9. Demonstrate Learning Tasks What are your students  Encourage them to ‘Think in English’ (activate their inner voice in English)  Start to think consciously in English so it moves to the subconscious  (aim for thinking in the dreaming in English!) For a handout and more information see
  10. Demonstrate Learning Tasks Encourage your students to have imaginary conversations: Is there someone they see everyday? Sit quietly and ask them to think. What would they say to... ...the person sitting next to them on the bus? ... someone walking towards them in the street? ... to their teacher if they saw them in a cafe?
  11. Demonstrate Learning Tasks Writing sentences really helps to consolidate grammar and vocabulary. Encourage your students to write sentences using the language covered in class. Expand the sentences they have written by adding adverbs and adjectives. Take the verb they have used and make it into a noun or a noun to an adjective etc. And re write the sentence. Doing it in class first gives the students the confidence to do it at home. Check their home learning if they ask you to.
  12. Demonstrate Learning Tasks The majority of your students now have a smart phone or ipad/ipod in class. They all have access to a recording app. When they next do a pairwork discussion, get them to record their conversation. Ask them to listen to it. What does it sound like to them? How can they make improvements to their speaking? (pronunciation/ errors/ L1 interference?) How can they make it sound more ‘English’? Ask them to transcribe their conversation. Can they identify their mistakes now? Which ones do they repeat? Can they correct them?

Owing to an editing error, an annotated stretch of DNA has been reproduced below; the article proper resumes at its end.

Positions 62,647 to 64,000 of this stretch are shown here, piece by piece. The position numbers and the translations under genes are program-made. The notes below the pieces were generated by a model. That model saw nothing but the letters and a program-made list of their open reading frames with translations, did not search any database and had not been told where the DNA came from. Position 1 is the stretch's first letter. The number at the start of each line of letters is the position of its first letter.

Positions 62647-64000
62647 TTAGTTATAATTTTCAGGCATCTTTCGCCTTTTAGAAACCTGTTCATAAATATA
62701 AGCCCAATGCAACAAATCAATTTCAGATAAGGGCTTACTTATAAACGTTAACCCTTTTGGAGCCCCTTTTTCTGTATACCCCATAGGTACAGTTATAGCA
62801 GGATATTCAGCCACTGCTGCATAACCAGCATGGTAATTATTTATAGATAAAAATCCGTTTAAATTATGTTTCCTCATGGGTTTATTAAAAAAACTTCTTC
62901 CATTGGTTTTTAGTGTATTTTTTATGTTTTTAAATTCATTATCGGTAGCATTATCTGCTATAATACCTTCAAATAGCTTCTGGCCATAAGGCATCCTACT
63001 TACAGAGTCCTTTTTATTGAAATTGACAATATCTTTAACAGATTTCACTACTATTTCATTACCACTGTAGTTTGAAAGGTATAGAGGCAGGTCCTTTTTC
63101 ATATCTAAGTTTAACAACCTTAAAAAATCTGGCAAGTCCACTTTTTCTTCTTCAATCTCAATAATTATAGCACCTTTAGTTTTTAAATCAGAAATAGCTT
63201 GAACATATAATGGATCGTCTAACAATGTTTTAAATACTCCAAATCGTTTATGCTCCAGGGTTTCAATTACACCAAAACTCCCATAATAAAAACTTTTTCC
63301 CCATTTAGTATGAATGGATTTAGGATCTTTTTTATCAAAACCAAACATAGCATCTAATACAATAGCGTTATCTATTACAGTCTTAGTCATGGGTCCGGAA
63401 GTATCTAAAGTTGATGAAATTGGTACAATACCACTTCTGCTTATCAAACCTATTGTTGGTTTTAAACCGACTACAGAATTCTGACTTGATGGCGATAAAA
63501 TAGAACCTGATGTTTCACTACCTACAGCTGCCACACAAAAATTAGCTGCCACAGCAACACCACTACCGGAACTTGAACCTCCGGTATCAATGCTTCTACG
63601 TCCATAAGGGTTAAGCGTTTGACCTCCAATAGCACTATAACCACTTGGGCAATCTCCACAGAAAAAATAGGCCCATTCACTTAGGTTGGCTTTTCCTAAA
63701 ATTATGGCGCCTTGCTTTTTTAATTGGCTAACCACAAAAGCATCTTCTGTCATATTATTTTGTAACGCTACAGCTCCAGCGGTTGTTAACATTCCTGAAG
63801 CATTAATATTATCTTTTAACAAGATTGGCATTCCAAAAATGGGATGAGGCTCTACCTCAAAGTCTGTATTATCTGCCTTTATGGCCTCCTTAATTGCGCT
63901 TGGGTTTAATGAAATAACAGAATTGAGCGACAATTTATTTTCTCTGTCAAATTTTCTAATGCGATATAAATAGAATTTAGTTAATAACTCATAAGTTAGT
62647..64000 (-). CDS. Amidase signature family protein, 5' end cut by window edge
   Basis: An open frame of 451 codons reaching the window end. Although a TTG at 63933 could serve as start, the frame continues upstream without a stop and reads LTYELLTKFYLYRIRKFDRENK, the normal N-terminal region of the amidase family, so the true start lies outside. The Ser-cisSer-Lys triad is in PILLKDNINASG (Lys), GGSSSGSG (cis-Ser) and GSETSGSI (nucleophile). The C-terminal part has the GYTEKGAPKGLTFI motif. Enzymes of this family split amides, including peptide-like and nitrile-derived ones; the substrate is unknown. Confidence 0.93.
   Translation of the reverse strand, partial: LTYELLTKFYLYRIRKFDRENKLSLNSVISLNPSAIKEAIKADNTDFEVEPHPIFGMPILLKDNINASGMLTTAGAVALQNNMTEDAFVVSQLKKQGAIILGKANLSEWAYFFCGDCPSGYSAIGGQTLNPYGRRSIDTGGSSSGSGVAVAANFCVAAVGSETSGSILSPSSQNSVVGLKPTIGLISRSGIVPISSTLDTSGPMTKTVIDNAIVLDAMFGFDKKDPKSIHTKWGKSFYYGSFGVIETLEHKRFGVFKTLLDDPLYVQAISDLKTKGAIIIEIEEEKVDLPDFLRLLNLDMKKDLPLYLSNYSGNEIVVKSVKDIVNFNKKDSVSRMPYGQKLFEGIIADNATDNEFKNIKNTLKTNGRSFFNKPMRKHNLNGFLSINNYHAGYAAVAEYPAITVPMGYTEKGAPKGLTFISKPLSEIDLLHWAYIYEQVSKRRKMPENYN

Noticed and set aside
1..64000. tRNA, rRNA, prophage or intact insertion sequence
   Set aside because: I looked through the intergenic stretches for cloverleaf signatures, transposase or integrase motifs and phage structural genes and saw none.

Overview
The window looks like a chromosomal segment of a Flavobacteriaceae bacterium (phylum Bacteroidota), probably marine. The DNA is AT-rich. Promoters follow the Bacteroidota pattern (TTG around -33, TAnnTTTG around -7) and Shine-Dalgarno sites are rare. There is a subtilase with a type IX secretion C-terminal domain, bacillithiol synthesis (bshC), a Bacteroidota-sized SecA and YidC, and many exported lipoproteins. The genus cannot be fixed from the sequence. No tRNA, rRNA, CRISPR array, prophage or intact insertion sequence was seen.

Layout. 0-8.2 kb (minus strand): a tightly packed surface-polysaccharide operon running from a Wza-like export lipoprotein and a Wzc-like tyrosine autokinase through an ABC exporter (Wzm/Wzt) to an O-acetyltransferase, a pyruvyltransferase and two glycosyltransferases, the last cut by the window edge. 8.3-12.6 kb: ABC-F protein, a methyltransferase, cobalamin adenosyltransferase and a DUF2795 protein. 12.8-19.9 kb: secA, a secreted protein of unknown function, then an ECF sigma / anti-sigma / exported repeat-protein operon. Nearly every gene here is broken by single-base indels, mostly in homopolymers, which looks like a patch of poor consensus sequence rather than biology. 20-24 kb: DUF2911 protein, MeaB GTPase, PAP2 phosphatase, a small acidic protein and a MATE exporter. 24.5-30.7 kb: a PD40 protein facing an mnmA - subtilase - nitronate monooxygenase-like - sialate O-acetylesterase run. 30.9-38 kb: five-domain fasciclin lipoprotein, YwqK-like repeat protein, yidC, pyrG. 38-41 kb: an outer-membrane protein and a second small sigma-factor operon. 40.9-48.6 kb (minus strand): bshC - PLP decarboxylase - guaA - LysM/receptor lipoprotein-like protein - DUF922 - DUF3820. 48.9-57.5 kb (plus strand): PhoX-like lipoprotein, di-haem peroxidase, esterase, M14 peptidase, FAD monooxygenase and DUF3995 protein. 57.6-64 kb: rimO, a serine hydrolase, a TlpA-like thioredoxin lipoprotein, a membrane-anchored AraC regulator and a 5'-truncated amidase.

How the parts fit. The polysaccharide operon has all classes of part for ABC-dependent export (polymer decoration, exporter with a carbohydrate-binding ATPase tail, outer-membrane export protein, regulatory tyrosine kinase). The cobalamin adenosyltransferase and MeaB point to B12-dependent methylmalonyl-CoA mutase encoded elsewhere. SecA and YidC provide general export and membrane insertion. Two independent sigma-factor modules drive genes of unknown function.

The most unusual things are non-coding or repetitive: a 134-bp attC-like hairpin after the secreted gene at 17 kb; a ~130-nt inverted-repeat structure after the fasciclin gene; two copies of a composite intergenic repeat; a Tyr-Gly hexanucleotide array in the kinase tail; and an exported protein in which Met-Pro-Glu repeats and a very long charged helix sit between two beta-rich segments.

13. Demonstrate Learning Tasks When you have finished a reading text or article get students to notice the language that is used. Underline the different tenses in different colours (present perfect and past simple) what do they notice (which is more common) Highlight adjectives and nouns in different colours. What do they notice about word order? Choose a part of speech and focus on it in one text. Ask them to identify what they find difficult and encourage them to notice that language in a different text.
  14. Demonstrate Learning Tasks Mindmaps are a useful resource as they can be added to and built up gradually and have a visual affect on the learner. Ask students to reproduce a mindmap that was used in class Remind students they can take photos of the white board at the end of a lesson and look back at what the language that was covered.
  15. Demonstrate Learning Tasks Remind students that they can take photos of the language they see while they are out and about., Encourage them to find out what it means. The photos on their phones can also be used to promote conversation in class; describing what they see, what they were doing, who they were with etc. They can then use other photos to think in English at home (see earlier slide on thinking in English)
  16. Encourage learners to set themselves....  A Ten Minute Task  A Quick Quest  A Massive Mission They should also give themselves rewards for completing some home-learning
  17. Fostering Learner Autonomy in the Classroom Jane Maria Harding da Rosa Thank you